“I didn’t really have much going on in Houston in 1997,” he explained. “I was between relationships, with no exciting work ahead of me. There wasn’t anything for me there that I couldn’t find here. So I went home to take care of my mom.”
Upon coming home, Bob went to work for GECOM on the factory line.
A handful of other jobs followed over the years, including a factory job in Franklin working for Mitsubishi Heavy Industry and Climate control, another at the Old Hickory Furniture Factory in Shelbyville, and a five-year stint with PK U.S.A., Shelbyville.
He lost the Mitsubishi job when the factory folded and relocated to Japan. The Shelbyville jobs eventually evaporated as well, and Bob found himself living with an old family friend in Southern Decatur County who needed a caregiver.
It was during this time that Bob earned his CDL. The friend passed away, and Bob sold his mobile home, hitting the road and driving a big rig full-time for Warner Trucking. Alas, two traffic tickets and an accident forced his exit from trucking; he won’t be eligible to reapply for his CDL for another two years.
During his time as a trucker, Bob didn’t bother to buy another home or rent an apartment. Although he lived out of his truck, for all intents and purposes, he first became homeless during that time. His status hasn’t changed since.
He’s got a 24-year-old daughter in Austin, Texas, who he didn’t meet for the first time until about a year-and-a-half ago. There’s another daughter — this one 14 — living in foster care in Shelby County. He’s got an 11-year-old-son, too, living with an ex with whom Bob isn’t on the best terms.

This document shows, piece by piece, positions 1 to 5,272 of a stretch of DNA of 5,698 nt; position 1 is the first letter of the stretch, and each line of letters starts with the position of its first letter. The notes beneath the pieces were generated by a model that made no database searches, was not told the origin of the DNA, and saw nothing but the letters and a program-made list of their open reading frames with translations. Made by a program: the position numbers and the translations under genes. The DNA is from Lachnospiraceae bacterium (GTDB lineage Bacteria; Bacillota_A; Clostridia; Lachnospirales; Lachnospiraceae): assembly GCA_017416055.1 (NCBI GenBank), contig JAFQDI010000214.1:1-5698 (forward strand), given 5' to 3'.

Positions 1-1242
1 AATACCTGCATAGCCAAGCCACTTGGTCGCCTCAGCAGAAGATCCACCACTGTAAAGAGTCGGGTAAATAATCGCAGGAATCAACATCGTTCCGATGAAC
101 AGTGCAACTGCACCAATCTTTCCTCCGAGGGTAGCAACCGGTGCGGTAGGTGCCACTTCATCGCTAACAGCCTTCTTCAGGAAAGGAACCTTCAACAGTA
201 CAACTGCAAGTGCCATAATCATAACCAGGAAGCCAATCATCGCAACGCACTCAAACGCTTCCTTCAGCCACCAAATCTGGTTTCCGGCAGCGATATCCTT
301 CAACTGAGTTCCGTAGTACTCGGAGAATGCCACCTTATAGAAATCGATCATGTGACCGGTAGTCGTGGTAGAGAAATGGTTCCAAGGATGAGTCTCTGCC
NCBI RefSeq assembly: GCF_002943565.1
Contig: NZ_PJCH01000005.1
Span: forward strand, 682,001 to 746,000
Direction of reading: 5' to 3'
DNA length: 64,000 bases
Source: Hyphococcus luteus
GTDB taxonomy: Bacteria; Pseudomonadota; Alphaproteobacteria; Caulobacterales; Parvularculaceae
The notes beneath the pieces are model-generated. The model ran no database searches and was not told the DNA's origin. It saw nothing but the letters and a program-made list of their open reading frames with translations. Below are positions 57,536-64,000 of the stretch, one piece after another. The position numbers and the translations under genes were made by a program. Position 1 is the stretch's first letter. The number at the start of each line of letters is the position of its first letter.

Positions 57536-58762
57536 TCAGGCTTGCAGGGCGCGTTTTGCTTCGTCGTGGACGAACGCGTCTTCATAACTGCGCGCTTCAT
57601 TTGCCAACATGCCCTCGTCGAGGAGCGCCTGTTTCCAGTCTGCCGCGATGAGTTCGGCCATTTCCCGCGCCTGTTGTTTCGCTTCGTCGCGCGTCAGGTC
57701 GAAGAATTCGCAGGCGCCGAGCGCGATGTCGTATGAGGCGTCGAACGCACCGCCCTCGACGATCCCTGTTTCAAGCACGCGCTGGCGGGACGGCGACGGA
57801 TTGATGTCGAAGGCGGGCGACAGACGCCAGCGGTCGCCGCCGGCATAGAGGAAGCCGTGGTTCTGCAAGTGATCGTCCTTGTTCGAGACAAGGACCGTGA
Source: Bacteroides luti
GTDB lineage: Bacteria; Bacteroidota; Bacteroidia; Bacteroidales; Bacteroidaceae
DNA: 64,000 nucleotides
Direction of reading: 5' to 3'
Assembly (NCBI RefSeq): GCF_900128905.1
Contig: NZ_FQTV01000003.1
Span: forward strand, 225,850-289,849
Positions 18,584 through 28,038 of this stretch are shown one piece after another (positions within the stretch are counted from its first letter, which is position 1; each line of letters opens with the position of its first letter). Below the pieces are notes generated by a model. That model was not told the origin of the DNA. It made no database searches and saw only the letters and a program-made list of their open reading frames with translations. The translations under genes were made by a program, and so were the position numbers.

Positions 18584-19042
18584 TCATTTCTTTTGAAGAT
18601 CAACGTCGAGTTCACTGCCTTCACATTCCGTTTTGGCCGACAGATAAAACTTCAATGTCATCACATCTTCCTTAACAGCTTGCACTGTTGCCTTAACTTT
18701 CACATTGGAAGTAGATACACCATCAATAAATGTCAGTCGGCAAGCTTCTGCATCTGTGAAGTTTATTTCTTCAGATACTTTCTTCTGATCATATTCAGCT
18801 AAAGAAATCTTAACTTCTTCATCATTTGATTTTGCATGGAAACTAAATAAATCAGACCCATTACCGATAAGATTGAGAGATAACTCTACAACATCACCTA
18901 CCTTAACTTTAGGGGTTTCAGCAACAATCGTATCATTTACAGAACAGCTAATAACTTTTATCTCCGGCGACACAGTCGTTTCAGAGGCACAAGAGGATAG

“I haven’t seen my 14-year-old in about a year,” he said. “I haven’t seen my son in nine or 10 months.”
Bob’s story is filled with similar tough breaks and hardship, some minor, others quite severe, but homelessness has, perhaps, brought him to his lowest point.
“I think about suicide everyday,” he admitted. “And right now, I have a running bet on myself on how I’ll die: Will I starve or freeze? I do what I have to do to eat. The Bread of Life has been great, but I’m no stranger to dumpster diving, either.”
Despite it all, Bob remains confident that all he needs is a break to help him get back on his feet.
“It’s hard to pull yourself up when you get into this place,” he said. “But I’m a hard worker. I’m a tough person, too. I’m never sick. I’m dependable, and I’ll do whatever it takes to get my life and my kids back.”
Asked what a job would mean to him at this point, Bob said, “A job would mean life to me. It would mean a shower and four walls and a warm place to sleep. It would mean being a dad again.”
Melissa Foist, Bread of Life founder and operator spoke favorably of Bob.
“I deal with an awful lot of people in need through the Bread of Life,” she said. “And I see many — more than I’d care to mention — who come to us with a sense of entitlement, people who take advantage and aren’t really appreciative of what we do. This is a small town, though, so we almost always find those people out.”
She emphasized, “Bob isn’t like that, though. He’s not a taker; he’s not entitled. He’s genuinely appreciative of what little we’re able to do for him. I think he just needs someone to take him under their wing, clean him up and help him get back on his feet.”
To find out how or if you can help Bob or others sharing a similar plight, call Greensburg’s Bread of Life at 812-663-1055.
Contact: Rob Cox at 812-663-3111 x7011.